The more research continues to unpack about the oral-gut axis, the more our role in bacterial modification comes into question. Dentistry’s contribution to the oral-systemic link has now extended well beyond simply scaling a patient to reduce bacteria within the oral cavity. We must now move to a comprehensive understanding of the delicate balance of oral microorganisms, their role in impacting immune function, and work to efficiently target pathogenic oral bacteria within the mouth and throughout the body.
Through the integration of strain-specific probiotics, particularly those high in L. reuteri concentrations, dental professionals can position their patients to improve immune function, optimize the colonization of healthy microorganisms throughout the oral and gut flora, and ultimately provide a gentle and natural approach to managing oral disease.
Editor's note: This article appeared in the April 2023 print edition of RDH magazine. Dental hygienists in North America are eligible for a complimentary print subscription. Sign up here.
- Imai J, Kitamoto S, Kamada N. The pathogenic oral–gut–liver axis: new understandings and clinical implications. Expert Rev Clin Immunol. 2021;17(7):727-736. doi:1080/1744666X.2021.1935877
- Kitamoto S, Nagao-Kitamoto H, Hein R, Schmidt TM, Kamada N. The bacterial connection between the oral cavity and the gut diseases. J Dent Res. 2020;99(9):1021-1029. doi:10.1177/0022034520924633
- Wiertsema SP, van Bergenhenegouwen J, Garssen J, Knippels LMJ. The interplay between the gut microbiome and the immune system in the context of infectious diseases throughout life and the role of nutrition in optimizing treatment strategies. Nutrients. 2021;13(3):886. doi:10.3390/nu13030886
- Yoo JY, Groer M, Dutra SVO, Sarkar A, McSkimming DI. Gut microbiota and immune system interactions. Microorganisms. 2020;8(10):1587. doi:10.3390/microorganisms8101587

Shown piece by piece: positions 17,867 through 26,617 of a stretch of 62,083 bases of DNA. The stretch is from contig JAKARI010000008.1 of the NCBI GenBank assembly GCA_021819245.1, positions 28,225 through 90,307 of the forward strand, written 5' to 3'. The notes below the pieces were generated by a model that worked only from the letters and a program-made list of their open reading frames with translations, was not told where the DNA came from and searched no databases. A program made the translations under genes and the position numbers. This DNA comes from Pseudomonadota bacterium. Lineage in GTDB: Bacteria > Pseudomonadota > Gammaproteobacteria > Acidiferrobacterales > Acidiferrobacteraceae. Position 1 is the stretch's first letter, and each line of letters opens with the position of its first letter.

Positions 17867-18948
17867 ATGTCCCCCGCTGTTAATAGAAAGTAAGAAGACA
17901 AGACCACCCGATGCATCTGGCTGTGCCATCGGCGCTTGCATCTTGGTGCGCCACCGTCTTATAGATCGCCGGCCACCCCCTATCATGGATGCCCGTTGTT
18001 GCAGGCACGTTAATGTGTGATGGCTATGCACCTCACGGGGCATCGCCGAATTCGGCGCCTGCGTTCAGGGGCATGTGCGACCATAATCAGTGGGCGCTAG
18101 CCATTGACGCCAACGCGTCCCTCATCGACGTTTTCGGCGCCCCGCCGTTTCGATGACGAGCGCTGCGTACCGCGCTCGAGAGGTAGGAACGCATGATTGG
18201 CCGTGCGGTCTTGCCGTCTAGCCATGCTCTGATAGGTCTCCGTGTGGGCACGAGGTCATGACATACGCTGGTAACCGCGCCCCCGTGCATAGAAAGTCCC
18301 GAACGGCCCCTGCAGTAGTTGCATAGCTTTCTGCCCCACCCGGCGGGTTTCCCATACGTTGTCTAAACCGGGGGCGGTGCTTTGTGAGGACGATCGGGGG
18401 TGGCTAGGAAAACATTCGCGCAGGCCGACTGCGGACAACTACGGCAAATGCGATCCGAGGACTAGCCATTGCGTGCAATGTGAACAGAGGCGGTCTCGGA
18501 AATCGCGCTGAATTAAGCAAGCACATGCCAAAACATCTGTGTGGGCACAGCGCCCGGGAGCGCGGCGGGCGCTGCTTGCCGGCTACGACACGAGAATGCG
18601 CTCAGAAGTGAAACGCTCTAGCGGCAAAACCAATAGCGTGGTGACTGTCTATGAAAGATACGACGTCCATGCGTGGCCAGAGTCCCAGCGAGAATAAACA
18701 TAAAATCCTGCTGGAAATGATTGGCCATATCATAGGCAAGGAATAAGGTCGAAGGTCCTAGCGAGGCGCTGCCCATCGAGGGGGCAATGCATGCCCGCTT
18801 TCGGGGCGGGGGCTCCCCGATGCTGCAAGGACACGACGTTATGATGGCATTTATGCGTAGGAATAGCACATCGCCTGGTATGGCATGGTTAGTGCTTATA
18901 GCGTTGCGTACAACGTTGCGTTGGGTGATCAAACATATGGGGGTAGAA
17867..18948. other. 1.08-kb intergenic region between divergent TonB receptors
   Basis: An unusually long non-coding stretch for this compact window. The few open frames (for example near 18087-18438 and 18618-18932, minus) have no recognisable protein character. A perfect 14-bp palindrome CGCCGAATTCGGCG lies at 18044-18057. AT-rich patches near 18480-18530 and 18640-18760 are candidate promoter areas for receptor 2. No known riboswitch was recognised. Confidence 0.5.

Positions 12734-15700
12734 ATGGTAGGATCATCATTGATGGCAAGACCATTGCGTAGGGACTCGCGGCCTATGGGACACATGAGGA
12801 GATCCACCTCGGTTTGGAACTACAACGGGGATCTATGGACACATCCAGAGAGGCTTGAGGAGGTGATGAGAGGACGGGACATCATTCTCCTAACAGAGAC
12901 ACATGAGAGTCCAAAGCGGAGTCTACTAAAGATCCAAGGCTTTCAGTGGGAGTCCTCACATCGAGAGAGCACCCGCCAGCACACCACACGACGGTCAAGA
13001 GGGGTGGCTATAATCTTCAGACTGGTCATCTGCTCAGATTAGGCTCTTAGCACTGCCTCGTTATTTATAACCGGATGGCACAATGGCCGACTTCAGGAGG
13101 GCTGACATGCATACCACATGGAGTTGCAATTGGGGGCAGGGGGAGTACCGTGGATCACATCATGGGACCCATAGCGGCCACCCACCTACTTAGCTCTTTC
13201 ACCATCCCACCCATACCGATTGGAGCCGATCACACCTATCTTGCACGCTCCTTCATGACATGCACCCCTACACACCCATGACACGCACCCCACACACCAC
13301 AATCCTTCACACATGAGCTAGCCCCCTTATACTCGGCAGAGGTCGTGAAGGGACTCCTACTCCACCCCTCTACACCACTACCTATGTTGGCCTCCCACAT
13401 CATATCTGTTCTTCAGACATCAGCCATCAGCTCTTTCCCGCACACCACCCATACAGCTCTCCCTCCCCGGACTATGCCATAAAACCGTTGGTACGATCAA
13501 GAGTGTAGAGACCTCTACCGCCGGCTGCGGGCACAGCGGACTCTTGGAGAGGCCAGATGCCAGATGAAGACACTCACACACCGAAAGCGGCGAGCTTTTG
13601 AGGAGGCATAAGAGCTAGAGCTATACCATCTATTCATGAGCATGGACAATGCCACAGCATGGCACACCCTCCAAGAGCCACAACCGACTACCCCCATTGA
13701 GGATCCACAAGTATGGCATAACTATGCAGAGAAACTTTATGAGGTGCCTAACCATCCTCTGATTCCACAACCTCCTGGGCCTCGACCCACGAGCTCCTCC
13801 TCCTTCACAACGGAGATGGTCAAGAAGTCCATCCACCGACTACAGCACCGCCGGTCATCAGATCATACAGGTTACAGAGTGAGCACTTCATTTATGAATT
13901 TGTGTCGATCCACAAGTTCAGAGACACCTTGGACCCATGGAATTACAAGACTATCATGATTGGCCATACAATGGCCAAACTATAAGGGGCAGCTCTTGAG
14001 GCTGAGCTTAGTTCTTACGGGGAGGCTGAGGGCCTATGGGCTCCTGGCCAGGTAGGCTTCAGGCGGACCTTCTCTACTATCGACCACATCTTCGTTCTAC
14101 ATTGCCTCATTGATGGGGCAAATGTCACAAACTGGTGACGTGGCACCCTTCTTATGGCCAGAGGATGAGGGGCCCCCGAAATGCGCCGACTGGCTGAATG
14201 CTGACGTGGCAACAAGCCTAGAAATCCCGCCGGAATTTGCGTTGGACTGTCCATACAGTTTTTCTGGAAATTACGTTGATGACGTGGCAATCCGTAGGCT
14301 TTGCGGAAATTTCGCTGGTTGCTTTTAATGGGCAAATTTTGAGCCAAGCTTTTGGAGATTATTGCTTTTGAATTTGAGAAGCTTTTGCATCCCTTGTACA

- Shi N, Li N, Duan X, Niu H. Interaction between the gut microbiome and mucosal immune system. Mil Med Res. 2017;4:1-7. doi:10.1186/s40779-017-0122-9
- Morelli L, Capurso L. FAO/WHO guidelines on probiotics: 10 years later. J Clin Gastroenterol. 2012;46(Suppl):S1-S2. doi:10.1097/MCG.0b013e318269fdd5
- Sinkiewicz G. Lactobacillus reuteri in Health and Disease. Doctoral dissertation, Malmö University, Malmö. 2010. http://www.diva-portal.org/smash/get/diva2:1404283/FULLTEXT01.pdf
- Mu Q, Tavella VJ, Luo XM. Role of Lactobacillus reuteri in human health and diseases. Front Microbiol. 2018;9:757. doi:10.3389/fmicb.2018.00757
- Vivekananda MR, Vandana KL, Bhat KG. Effect of the probiotic Lactobacilli reuteri (Prodentis) in the management of periodontal disease: a preliminary randomized clinical trial. J Oral Microbiol. 2010;2(1):5344. doi:10.3402/jom.v2i0.5344
- Twetman S, Derawi B, Keller M, Ekstrand K, Yucel-Lindberg T, Stecksen-Blicks C. Short-term effect of chewing gums containing probiotic Lactobacillus reuteri on the levels of inflammatory mediators in gingival crevicular fluid. Acta Odontol Scand. 2009;67(1):19-24. doi:10.1080/00016350802516170
- Laleman I, Pauwels M, Quirynen M, Teughels W. A dual-strain Lactobacilli reuteri probiotic improves the treatment of residual pockets: a randomized controlled clinical trial. J Clin Periodontol. 2020;47(1):43-53. doi:10.1111/jcpe.13198